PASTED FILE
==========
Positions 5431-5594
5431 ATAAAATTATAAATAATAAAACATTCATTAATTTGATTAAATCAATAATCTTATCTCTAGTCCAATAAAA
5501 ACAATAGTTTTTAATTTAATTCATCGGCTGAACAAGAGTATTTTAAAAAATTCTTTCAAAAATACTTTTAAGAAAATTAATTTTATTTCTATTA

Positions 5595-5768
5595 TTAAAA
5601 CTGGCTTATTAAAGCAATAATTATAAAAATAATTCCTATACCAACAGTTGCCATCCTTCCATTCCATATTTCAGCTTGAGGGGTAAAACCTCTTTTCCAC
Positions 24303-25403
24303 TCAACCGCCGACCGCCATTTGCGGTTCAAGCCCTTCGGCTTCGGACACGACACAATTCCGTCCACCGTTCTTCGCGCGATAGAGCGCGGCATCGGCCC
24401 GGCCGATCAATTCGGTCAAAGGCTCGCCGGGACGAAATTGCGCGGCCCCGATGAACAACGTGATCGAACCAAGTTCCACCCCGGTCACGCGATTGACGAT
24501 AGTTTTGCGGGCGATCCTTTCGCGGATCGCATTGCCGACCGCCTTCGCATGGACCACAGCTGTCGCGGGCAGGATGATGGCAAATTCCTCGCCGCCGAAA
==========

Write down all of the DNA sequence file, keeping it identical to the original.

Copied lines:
Positions 5431-5594
5431 ATAAAATTATAAATAATAAAACATTCATTAATTTGATTAAATCAATAATCTTATCTCTAGTCCAATAAAA
5501 ACAATAGTTTTTAATTTAATTCATCGGCTGAACAAGAGTATTTTAAAAAATTCTTTCAAAAATACTTTTAAGAAAATTAATTTTATTTCTATTA

Positions 5595-5768
5595 TTAAAA
5601 CTGGCTTATTAAAGCAATAATTATAAAAATAATTCCTATACCAACAGTTGCCATCCTTCCATTCCATATTTCAGCTTGAGGGGTAAAACCTCTTTTCCAC
Positions 24303-25403
24303 TCAACCGCCGACCGCCATTTGCGGTTCAAGCCCTTCGGCTTCGGACACGACACAATTCCGTCCACCGTTCTTCGCGCGATAGAGCGCGGCATCGGCCC
24401 GGCCGATCAATTCGGTCAAAGGCTCGCCGGGACGAAATTGCGCGGCCCCGATGAACAACGTGATCGAACCAAGTTCCACCCCGGTCACGCGATTGACGAT
24501 AGTTTTGCGGGCGATCCTTTCGCGGATCGCATTGCCGACCGCCTTCGCATGGACCACAGCTGTCGCGGGCAGGATGATGGCAAATTCCTCGCCGCCGAAA